During a 50-year foodservice career Warren Leruth has done many things. Indeed, he has developed products, fostered innovation, operated a restaurant, written cookbooks, consulted for food organizations and been a taste specialist. But that is not all he's done; he also has given generously to charity and come to the aid of friends.
Now he's been tapped by Nation's Restaurant News as the first inductee into the MenuMasters Hall of Fame. "I love R&D and always have," Leruth says. "It's creative and involves a lot of calculations and numbers, which I enjoy."
Throughout his varied career the 69-year-old Leruth has been first and foremost a food product developer. "Research is a much calmer field than running a restaurant," he says, recalling his years as owner-operator of the famed LeRuth's Restaurant in Gretna on New Orleans' West Bank. "With R&D you have your hand in food all the time but at a different level."
The new Hall of Famer continues to set a brisk pace through life. From his well-equipped home kitchen in Pass Christian, Miss., he develops and consults on products for Outback Steakhouse, Boston Chicken, Brinker International, Burger King and many other restaurant chains.
Always outspoken, Leruth says: "One of the toughest challenges in foodservice today is the American hamburger. There's light years of work to be done with the quality and grind of meat and the overall fat."
Leruth's philosophy is that "whatever you eat must have a happy ending. You don't want a heavy or greasy after-taste. More meat doesn’t make a better burger."
Doing it better has been at the top of Leruth's foodservice agenda since he first started in the business as an apprentice chef in the 1940's at Solari's, a renowned New Orleans grocery/charcuterie/patisserie. Here he learned most of his baking skills.
Later at the New Orleans Country Club, pastry chef Jacques Harte would become a mentor. "He was a great gentleman who knew all the fancy pastries and was tremendous with pies," Leruth recalls.
From Solari's he moved on to become a saucier at Galatoire's in New Orleans. Other stops included the Balinese Room in Galveston, Texas; Diamond Jim Moran's and the Monteleone Hotel in New Orleans' French Quarter; and the Shamrock Hotel in Houston.
After those stints Leruth joined the National Guard and entered the Army's baking, cooking, and supervisory schools. In 1952 he was drafted into the Korean War and served as personal chef to Gen. Bruce C. Clark. During his tour of duty he also cooked for then-Vice President Richard Nixon, Cardinal Spellman of New York and Korean President Synghman Rhee.
Back home, Leruth worked in the research kitchens of Proctor & Gamble; Chas. Dennery & Co., a well-known Deep South bakery; and the Texas firm of Anderson-Clayton. While at Anderson-Clayton, he developed something that's taken for granted today -- a pourable, non-separating dressing, which eventually became the Seven Seas line of salad dressings.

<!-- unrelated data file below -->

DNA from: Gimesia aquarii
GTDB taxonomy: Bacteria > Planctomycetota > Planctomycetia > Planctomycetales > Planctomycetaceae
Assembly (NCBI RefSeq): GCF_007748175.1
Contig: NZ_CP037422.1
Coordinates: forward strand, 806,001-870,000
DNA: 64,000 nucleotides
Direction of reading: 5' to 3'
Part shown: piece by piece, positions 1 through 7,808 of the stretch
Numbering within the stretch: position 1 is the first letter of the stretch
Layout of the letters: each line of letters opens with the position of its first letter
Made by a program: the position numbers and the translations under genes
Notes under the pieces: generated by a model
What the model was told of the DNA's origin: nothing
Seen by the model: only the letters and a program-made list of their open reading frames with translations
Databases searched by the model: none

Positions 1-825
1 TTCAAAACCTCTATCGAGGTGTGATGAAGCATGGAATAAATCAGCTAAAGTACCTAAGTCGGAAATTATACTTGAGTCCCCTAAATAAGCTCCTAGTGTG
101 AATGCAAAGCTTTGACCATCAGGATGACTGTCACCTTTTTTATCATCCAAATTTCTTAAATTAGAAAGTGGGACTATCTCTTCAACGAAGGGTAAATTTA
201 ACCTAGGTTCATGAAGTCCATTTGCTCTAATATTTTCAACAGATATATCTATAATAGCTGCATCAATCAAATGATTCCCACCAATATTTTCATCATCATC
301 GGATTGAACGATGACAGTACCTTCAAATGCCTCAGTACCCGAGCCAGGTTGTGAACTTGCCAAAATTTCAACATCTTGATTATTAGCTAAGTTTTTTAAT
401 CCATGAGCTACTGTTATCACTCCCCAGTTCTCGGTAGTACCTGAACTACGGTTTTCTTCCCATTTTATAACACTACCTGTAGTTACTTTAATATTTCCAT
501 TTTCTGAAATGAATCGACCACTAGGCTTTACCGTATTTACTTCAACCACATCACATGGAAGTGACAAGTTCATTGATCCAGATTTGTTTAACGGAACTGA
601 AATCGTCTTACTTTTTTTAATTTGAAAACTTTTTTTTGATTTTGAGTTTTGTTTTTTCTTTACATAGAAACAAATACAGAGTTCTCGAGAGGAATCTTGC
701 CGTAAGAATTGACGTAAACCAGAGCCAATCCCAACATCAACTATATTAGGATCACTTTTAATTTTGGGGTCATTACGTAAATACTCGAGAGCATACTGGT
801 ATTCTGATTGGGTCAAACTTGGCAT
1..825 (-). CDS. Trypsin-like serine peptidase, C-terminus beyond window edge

Today he looks back on that breakthrough as one of his top career accomplishments. He also credits Carter Harrer, Anderson-Clayton's director of R&D, for teaching him how to formulate recipes.
In 1963 Leruth became the youngest member of the national chef fraternity, the Order of the Golden Toque. Three years later he opened LeRuth's Restaurant. With little advertising or fanfare the place soon was packed night after night. For five consecutive years LeRuth's was honored with the prestigious Travel/Holiday Award.
His dream realized, Leruth sold the restaurant to his sons in 1982 and retired. "But I got bored," he says. He was spurred by a remarkable initiative, and the projects quickly mounted up. He started the LeRuth Extract Co., making and marketing his Vanilla Bean Marinade and pure vanilla extract. And as if that weren't enough, he developed Chelsey's Frozen Custard, a soft ice-cream emporium.
He has written two cookbooks and today continues his work with the Chefs' Charity for Children, a foundation he established two decades ago to benefit the St. Michael's Special School. The charity has raised more than $1.2 million, and Leruth says, "I'm very proud of the New Orleans chefs who contribute their time and products each year to our fund-raising event.
Anthony Athanas, the famed Boston restaurateur and owner of Anthony's Pier 4 restaurant, recalls a time when Leruth was there for him. In 1978, when a blizzard sank the antique riverboat that Athanas had anchored alongside Pier 4 as a cocktail lounge, Leruth was quick to help. Although Athanas never accepted the generous offer of money, the Boston restaurateur remembers the gesture every time he talks to Leruth.
Making the journey with Leruth for 43 years has been his wife, the former Marie Rizzuto, a New Orleans native, like her husband. Leruth says she's the cook in the family, and he still enjoys the traditional New Orleans food that he grew up on. "You know, red beans and rice on Mondays," he says, chuckling.
The birth of their children is the first thing that comes to Leruth's mind when he is asked to review his life and career. Their son, 41-year-old Larry Leruth, is chief meat inspector for Outback Steakhouse and a part-time associate in Leruth's consulting operation, LeRuths' & Associates. Another son, Lee Rene, committed suicide at 29, a blow that still resonates in Leruth's mind. "That's so painful," he says. "You never get over it."
On the brighter side, Lee Rene's marriage produced two children. And with Larry's child, the Leruth's now have three grandchildren.
"Ahh," he says, looking back, "I wish I were starting all over again with all this knowledge."
If that were the case, who knows how many other different ideas, products, and ventures would emerge from his creative mind?